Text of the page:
When Section 702 was up for renewal in 2017, civil liberties activists pushed to end the practice of back-door searches. Ultimately, Congress required that the FBI obtain a warrant in a small subset of cases of criminal investigations that do not relate to national security but that had reached a certain stage of the investigation, and only after the query was conducted. However, the 2019 ODNI report reveals that the FBI has failed to comply with this requirement in virtually every relevant case.
Now, with Section 702 set to expire in 2023, some Congressional representatives are trying to address the issue. Congressmen Jim Jordan and Michael Turner have requested that the FBI provide additional information about the report, including a full accounting of the U.S.-person queries that were conducted in 2021 and the number of investigations that were initiated by the FBI as a result of these searches. Specifically, they asked for information about why the inquiries were found to be compliant with the Section 702 querying procedures and the total number of U.S. citizens and businesses that were identified in these searches. The lawmakers also asked that the FBI provide a detailed accounting of every time it has accessed or used information obtained in a Section 702 search for evidence of a crime unrelated to an issue of national security.
Are FBI Warrantless Searches Being Over-Reported?
While the scope of the FBI’s warrantless searches is concerning, some people downplay its significance, noting that the 2022 report is the first time the ODNI has published the number of searches performed under FISA. They claim that a FISA search can only be conducted when the query is reasonably likely to retrieve foreign intelligence information. They also contend that the FBI’s warrantless search queries are over-reported because the report includes queries, as opposed to the number of individuals who are being investigated and that a single person may be associated with multiple queries.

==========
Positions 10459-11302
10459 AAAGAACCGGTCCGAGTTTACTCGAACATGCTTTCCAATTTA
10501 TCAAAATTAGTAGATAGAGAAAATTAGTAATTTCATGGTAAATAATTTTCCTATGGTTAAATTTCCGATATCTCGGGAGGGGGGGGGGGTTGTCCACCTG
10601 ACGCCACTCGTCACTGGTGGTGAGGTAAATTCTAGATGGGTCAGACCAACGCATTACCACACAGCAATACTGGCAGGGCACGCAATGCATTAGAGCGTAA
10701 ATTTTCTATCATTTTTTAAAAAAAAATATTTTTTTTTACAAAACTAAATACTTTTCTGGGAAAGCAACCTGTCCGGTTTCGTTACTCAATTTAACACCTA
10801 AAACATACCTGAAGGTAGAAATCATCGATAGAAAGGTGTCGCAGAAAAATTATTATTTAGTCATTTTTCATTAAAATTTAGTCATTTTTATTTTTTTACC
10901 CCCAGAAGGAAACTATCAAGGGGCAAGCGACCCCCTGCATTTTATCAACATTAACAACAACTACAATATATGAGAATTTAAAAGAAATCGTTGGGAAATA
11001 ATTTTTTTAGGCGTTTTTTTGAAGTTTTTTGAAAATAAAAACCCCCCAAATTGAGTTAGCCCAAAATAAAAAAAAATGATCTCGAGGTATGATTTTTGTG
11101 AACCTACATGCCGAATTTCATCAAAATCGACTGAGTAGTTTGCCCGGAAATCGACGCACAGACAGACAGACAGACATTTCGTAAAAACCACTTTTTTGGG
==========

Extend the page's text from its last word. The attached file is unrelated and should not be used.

While there might be a plausible argument that the number of FISA queries is over-reported, the fact that the FBI is conducting millions of warrantless searches of Americans’ data is still cause for concern. Issues of illegal search and seizure are common in federal criminal cases, especially those involving allegations of white-collar crimes.
Hope Lefeber: Aggressive Federal Criminal Defense
If you believe you are the target of an investigation by the FBI or another law enforcement agency, you must act quickly to protect yourself. Do not speak to law enforcement agents other than to tell them that you are asserting your right to remain silent and that you want to speak to an attorney. Then contact Hope Lefeber.
Ms. Lefeber is a fierce and tenacious defender of her client’s rights who has extensive experience practicing law in federal court and a deep and thorough knowledge of federal criminal law.
Ms. Lefeber has been defending people accused of crimes in federal court for more than 30 years. Put her experience and expertise to work for you by calling Ms. Lefeber today.